FUSRAP cleanup

From 1945 until 1978, the Research Center was involved in working with radioactive materials, first for the Atomic Energy Commission and later for the Energy Research and Development Administration.

As part of Formerly Utilized Sites Remedial Action Program (FUSRAP) cleanup operations, a radiological survey was conducted of the site in 1985. Portions of 18 buildings and 37 exterior locations were designated as needing decontamination. The cleanup was done in two phases: Phase I from July 1987 to January 1988 and Phase II from August 1990 to April 1991. The hazardous waste material was sent to the Hanford Site for disposal. The site was certified to Department of Energy standards and guidelines for cleanup of residual radioactive contamination in 1993.[9]


In conjunction with the Office of Fossil Energy, the facility investigates many of the nation's challenges in the production and use of all types of fossil energy systems to include the need to produce new materials for the energy systems of tomorrow and to develop new methods to ameliorate the releases associated with these new systems.[10] Their two research groups are the Materials Performance Division, and the Process Development Division. Specific research is conducted on oxidation, sulfidation, foil lamination, and several areas related to coal burning.[10] Their facilities include a fabrication plant, corrosion testing area, a melting and casting facility, and a wear and fracture laboratory.[10]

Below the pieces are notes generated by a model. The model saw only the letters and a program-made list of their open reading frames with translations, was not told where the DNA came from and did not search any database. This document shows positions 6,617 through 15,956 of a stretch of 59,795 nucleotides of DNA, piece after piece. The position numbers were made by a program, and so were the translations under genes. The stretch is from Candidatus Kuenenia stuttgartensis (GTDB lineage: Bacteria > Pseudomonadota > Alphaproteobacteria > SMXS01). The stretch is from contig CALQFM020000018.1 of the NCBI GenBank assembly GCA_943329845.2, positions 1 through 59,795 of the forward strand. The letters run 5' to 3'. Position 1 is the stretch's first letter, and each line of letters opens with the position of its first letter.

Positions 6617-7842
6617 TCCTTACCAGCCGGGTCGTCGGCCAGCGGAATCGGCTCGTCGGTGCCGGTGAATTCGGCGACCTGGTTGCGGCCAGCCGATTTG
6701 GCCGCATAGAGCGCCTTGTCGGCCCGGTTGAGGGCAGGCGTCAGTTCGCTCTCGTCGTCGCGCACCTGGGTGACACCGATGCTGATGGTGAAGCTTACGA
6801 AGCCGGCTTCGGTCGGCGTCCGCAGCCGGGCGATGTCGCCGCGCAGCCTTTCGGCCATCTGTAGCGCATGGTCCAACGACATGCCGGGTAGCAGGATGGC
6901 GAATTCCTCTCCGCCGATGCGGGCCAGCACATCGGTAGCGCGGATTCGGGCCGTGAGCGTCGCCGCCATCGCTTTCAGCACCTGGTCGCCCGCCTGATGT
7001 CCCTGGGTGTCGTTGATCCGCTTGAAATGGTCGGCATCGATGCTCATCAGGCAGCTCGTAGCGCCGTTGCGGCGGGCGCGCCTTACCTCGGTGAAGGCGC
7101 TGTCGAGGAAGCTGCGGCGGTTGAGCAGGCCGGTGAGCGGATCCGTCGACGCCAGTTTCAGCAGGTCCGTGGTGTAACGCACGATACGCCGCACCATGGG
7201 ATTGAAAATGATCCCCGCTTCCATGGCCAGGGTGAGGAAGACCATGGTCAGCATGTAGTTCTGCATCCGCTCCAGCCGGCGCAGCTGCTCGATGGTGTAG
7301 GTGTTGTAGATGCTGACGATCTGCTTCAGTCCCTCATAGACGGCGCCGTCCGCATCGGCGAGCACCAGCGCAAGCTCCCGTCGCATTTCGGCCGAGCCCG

1. "National Energy Technology Laboratory". Goldbelt Eagle. Retrieved 11 June 2010.
  2. 1 2 3 4 5 6 7 8 9 10 "Albany, Oregon History". About NETL. U.S. Department of Energy. Archived from the original on 10 December 2009. Retrieved 10 December 2009.
  3. Friedman, Ralph (1990). In Search of Western Oregon. Caxton Press. p. 499. ISBN 978-0-87004-332-1.
  4. Corning, Howard M. (1989) Dictionary of Oregon History. Binfords & Mort Publishing. p. 6.
  5. Paul, Alex (September 2, 2007). "Bridge work: Albany lab's research prolongs bridge life on salt-soaked coast". Albany Democrat-Herald. Retrieved 10 December 2009.
  6. Associated Press (October 3, 2005). "Department of Energy jobs to be put out for bid". The World.
  7. Lathrop, Steve (December 10, 2009). "National Energy Technology Laboratory starts facility upgrade". Albany Democrat-Herald. Retrieved 11 June 2010.
  8. "Four Albany projects earn awards". Albany Democrat-Herald. August 3, 2009. Retrieved 11 June 2010.
  9. "Albany, Oregon, Site Fact Sheet" (PDF). Legacy Management. U.S. Department of Energy. 2009-05-18. Archived from the original on 5 November 2009. Retrieved 2009-11-06.
  10. 1 2 3 "Laboratory Profile: DOE - Albany Research Center (ARC)". Far West Bulletin. Federal Laboratory Consortium for Technology Transfer. Spring 2004.

External links